Dollars flow for waterworks
August 8, 2001
By Canadian Consulting Engineer
The government of Quebec has announced major spending on work to update its water supply infrastructure. Like Ontar...
The government of Quebec has announced major spending on work to update its water supply infrastructure. Like Ontario and other provinces, Quebec has adopted new drinking water quality regulations in the wake of the Walkerton disaster. The Quebec rules are among the strictest in North America and affect all water systems serving 20 or more persons, including private wells. About 4,500 waterwork systems may have to be upgraded and the cost is estimated at $660 million.
From now on 77 substances will be monitored and sampling for bacteriological control has been increased from two times a year to eight times a month. All surface source water has to be filtered – at the moment 300 municipal systems in the province do not filter surface water before distributing it.
The province’s Infrastructure-Quebec program (a partnership between the province and municipalities) will provide $160 million for the required water system upgrades and the Canada-Quebec Infrastructure works program will provide $300 million.
One of the projects that has already been earmarked for funds is the Dufour Acqueduct network in the municipality of Saint-Prime. It will be upgraded with a new pumping system and reservoir, a new network and disinfection facilities. The Quebec Ministry of Municipal Affairs and the Infrastructures-Quebec program announced early in August they were to assign $925,000 to the project.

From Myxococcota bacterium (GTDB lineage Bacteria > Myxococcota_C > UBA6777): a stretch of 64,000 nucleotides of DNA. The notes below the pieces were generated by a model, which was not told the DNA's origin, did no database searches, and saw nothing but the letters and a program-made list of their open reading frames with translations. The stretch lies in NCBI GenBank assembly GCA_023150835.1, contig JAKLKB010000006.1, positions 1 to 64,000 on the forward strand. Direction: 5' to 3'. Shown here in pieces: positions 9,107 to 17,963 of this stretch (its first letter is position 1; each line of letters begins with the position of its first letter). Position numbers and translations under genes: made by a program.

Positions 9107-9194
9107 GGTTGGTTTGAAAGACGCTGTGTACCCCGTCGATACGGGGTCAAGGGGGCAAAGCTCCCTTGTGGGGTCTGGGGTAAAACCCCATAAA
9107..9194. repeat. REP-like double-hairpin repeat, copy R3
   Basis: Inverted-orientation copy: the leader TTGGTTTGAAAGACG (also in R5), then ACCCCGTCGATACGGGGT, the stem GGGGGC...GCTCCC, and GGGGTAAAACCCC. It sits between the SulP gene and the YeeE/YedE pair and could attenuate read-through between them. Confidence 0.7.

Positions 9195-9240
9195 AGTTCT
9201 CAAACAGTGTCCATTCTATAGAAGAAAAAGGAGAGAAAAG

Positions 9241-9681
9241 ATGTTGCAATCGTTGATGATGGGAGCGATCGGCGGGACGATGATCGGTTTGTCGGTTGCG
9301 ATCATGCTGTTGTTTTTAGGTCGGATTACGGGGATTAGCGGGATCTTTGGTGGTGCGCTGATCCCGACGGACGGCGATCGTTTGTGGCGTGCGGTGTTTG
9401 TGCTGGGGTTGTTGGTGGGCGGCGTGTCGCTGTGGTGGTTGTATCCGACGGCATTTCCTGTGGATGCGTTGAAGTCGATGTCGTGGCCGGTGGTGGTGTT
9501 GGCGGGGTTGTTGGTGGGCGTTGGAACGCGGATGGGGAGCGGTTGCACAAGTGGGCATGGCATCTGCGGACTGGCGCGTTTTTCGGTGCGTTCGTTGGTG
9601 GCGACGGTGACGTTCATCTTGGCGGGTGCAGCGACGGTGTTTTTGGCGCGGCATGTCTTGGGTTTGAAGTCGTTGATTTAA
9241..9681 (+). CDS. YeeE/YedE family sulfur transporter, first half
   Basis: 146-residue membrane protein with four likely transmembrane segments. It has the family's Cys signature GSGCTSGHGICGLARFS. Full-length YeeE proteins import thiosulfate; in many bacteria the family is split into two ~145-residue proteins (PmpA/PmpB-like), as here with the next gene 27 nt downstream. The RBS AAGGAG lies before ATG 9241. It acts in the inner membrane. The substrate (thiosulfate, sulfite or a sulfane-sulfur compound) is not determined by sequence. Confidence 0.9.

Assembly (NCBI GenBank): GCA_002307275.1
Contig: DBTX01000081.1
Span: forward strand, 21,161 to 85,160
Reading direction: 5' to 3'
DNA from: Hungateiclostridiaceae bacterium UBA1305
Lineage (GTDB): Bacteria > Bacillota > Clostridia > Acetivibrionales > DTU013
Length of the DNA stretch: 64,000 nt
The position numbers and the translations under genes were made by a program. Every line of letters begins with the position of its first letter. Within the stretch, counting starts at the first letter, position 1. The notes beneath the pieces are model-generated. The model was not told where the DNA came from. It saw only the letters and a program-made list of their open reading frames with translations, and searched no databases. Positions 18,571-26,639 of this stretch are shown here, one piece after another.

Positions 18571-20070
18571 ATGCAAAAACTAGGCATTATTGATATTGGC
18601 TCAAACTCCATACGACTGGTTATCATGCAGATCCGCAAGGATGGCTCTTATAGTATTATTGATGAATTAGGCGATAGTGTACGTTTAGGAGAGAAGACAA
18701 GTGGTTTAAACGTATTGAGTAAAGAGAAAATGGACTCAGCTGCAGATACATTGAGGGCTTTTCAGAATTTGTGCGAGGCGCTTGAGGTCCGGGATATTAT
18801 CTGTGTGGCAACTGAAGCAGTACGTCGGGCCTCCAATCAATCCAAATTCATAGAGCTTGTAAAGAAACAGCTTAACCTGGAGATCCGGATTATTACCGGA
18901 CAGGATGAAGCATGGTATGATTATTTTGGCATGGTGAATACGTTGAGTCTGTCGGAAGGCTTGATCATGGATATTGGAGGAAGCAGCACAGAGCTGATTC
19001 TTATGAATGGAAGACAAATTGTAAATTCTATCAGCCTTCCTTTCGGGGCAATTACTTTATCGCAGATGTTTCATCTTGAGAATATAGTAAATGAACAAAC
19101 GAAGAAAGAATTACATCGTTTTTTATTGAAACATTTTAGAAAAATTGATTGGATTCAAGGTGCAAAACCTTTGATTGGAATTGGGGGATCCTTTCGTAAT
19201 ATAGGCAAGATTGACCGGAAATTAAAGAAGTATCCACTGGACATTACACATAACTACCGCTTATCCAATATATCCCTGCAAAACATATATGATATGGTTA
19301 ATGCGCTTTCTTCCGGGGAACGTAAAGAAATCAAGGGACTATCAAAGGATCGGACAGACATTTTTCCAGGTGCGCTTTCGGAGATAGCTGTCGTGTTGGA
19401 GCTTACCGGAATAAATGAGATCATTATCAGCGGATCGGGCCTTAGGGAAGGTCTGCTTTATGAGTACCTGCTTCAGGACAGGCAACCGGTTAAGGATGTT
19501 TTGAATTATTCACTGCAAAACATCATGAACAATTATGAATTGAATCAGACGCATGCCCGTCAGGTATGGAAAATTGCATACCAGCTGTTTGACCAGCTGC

In another environmental spending spree, the Quebec Environment Minister and Minister of State for Muncipal Affairs and Metropolitan Regions has just announced it will give almost $12 million in financial assistance to help communities develop waste management plans. New regulations under the Environmental Quality Act require municipalities to develop comprehensive waste management plans by January 1, 2003.
Ontario too is digging deep into its pockets for infrastructure improvements. In the 2001 budget speech, the government said it was spending $240 million in the first phase of the Ontario Small Towns and Rural (OSTAR) program, and is developing a $10 billion long-term water and sewer infrastructure investment program with its SuperBuild initiative. It hopes to attract $10 billion more from investment partners.
So far Ontario’s new Drinking Water Protection Regulations (passed a year ago) have forced corrective actions in 311 out of 645 drinking water supply plants. The regulations cover water works that supply more than six residences, or have the capacity to supply 250,000 litres per day. Among the new requirements are testing for a wide range of parameters, including coliforms, fecal coliforms, E.coli, chlorine residuals, lead and arsenic. All drinking water has to be disinfected and owners must provide quarterly reports on the state of the supply.
Ontario consulting engineering firms have been hired to help the Ontario Ministry of the Environment as it establishes the new regime. They are auditing engineering reports submitted by the water distributors. Many firms will also benefit from this windfall as it presents opportunities for them to engineer and design the extensive new infrastructure works that are required.